The traditional owners of the Murray River area near Albury and Wodonga are the Wiradjuri, Waveroo and Dhudhuroa people. 


Travel time is approximately 60 minutes.



This regional city is packed with lifestyle benefits, from affordable property to an outdoor lifestyle and breadth of community services.

Distance (from Sydney): 554km
Distance (from Melbourne): 327km
Population: 53,815
Who Lives Here?
According to the 2016 Census

  • The median age of people in Albury was 40 years. Children aged 0 – 14 years made up 19.3% of the population and people aged 65 years and over made up 18.2%.
  • Of the families in Albury, 40.6% were couple families with children, 41.4% were couple families without children and 16.9% were one-parent families.
  • 3% of people in Albury were born in Australia. The most common countries of birth were England 2.0%, New Zealand 1.0%, India 0.9%, Philippines 0.5% and Germany 0.5%.
  • The most common occupations included professionals 18.6%, technicians and trades workers 14.6%, managers 13.0%, clerical and administrative workers 12.8%, and community and personal service workers 11.9%.

Climate: Albury has a warm, temperate climate with cool, wet winters and hot, dry summers. In July, Albury has an average high of 13.2 degrees, while in January, the average high is 32.5. July is usually the wettest month with average rainfall of 78.7mm of rain.
Major employers: Health care, education, retail, manufacturing, accommodation and food services.
Transport: Daily flights to Sydney and Melbourne from the Albury Airport.
Education: Albury has about 20 schools, including public and private schools at primary and secondary level, along with tertiary education from Charles Sturt University and TAFE NSW.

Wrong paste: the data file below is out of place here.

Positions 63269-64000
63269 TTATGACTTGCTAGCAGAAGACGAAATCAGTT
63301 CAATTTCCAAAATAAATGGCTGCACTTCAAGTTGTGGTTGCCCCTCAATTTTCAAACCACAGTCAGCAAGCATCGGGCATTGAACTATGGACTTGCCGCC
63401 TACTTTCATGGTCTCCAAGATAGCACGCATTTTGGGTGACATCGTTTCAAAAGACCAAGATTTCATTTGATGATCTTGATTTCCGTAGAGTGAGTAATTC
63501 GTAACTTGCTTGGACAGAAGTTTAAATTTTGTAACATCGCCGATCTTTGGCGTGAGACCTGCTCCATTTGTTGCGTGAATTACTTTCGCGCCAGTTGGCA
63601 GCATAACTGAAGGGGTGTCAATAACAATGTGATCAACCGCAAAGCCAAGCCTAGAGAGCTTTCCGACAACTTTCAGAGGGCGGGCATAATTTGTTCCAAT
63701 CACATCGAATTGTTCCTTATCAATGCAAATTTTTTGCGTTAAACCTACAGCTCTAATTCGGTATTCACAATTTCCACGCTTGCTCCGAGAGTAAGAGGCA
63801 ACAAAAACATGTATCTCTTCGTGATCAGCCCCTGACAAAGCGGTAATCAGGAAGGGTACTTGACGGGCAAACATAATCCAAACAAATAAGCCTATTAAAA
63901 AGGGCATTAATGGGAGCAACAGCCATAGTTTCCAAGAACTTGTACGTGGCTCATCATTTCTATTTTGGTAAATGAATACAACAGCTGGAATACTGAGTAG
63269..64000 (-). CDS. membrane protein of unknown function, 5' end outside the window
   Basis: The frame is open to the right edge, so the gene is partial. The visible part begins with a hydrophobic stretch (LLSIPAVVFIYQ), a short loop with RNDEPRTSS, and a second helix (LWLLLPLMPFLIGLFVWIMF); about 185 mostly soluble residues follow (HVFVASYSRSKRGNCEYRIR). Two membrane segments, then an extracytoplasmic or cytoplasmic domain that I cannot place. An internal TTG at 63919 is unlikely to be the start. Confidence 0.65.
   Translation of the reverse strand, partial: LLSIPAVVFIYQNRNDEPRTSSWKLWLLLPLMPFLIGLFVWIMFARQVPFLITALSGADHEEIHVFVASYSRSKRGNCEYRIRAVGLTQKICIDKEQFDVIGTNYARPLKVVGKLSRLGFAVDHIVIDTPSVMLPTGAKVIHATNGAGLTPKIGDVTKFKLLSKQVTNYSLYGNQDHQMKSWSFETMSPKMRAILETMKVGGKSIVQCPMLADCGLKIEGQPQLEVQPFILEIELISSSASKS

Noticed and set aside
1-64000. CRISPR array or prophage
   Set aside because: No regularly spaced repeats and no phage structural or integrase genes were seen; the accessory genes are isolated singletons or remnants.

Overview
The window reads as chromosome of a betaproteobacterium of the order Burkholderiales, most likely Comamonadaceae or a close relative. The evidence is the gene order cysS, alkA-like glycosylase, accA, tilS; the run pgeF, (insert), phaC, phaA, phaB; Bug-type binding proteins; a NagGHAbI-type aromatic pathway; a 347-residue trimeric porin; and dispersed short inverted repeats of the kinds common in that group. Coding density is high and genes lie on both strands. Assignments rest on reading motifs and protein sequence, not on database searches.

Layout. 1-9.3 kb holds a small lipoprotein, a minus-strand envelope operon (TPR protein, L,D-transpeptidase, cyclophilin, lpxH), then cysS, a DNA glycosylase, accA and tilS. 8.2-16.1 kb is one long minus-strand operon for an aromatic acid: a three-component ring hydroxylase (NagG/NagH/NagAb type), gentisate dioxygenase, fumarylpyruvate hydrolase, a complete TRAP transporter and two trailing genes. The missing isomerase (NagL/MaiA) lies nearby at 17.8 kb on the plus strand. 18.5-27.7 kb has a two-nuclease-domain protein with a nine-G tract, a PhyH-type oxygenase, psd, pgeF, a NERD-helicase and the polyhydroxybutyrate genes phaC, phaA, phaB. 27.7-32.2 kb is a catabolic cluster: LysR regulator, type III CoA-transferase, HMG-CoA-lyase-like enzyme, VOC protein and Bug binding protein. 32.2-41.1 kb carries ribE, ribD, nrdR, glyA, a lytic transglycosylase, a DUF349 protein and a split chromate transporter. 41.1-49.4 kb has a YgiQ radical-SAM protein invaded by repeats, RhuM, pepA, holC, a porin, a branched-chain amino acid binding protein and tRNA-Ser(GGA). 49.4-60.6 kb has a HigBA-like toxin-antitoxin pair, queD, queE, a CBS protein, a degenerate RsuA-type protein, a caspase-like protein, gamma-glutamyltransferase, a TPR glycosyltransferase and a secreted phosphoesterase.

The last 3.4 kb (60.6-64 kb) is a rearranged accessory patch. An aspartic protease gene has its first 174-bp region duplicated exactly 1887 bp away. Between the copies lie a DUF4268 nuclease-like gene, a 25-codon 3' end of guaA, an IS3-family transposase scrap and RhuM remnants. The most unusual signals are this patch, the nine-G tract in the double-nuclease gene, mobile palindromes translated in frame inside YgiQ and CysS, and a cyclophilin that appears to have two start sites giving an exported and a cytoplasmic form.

Property prices: The median sale price of houses in Albury is $622,500. The median price of units in the region is $345,000
NBN connection: Fibre to the Node (FTN)
Health care: Albury-Wodonga Health operates hospitals in Albury and Wodonga, including maternity services, emergency and intensive care, mental health and allied health services. Albury is also home to the Albury-Wodonga Regional Cancer Centre, which includes a 30 inpatient oncology ward and a 28-chair day oncology ward.
Sport and recreation: AFL, rugby, soccer, netball, tennis, cricket, swimming, athletics, basketball, hockey.
Arts and Culture: Murray Art Museum Albury (MAMA), Albury Library/Museum, Albury Entertainment Centre.



From Sydney to Melbourne and Auckland to Singapore, I’ve lived in many cities in my 41 years, but nowhere has ever felt like home the way Albury does.
Albury has the perfect blend of big city life combined with country town charm that’s really hard to find. On one hand there are great restaurants to dine at and shows and concerts to see, while on the other hand, you’re bound to bump into someone you know walking down the main street. 
That main street, Dean St, is really picturesque, with multiple heritage-listed buildings and it’s one of few remaining regional cities where strip shopping is still really vibrant.
Albury is a great place to raise a family and my husband, Daniel, and I moved from Sydney to Albury when our daughter, Hope, was eight months old.

There was no way we could afford to buy a home in Sydney and now our mortgage repayments are half of what we were paying in rent in the city. My husband grew up in Albury so we also have lots of family here.
Albury has great public and private schools, as well as Charles Sturt University, and there’s all of the other quality, essential services that you need, such as a wonderful hospital and cancer centre and the airport, which will see you back in Melbourne or Sydney in just over an hour.
It’s also impossible to talk about Albury without mentioning the Murray River and Noreuil Park, which is a great place for a picnic or to go for a walk or bike ride, followed by a play at the playground.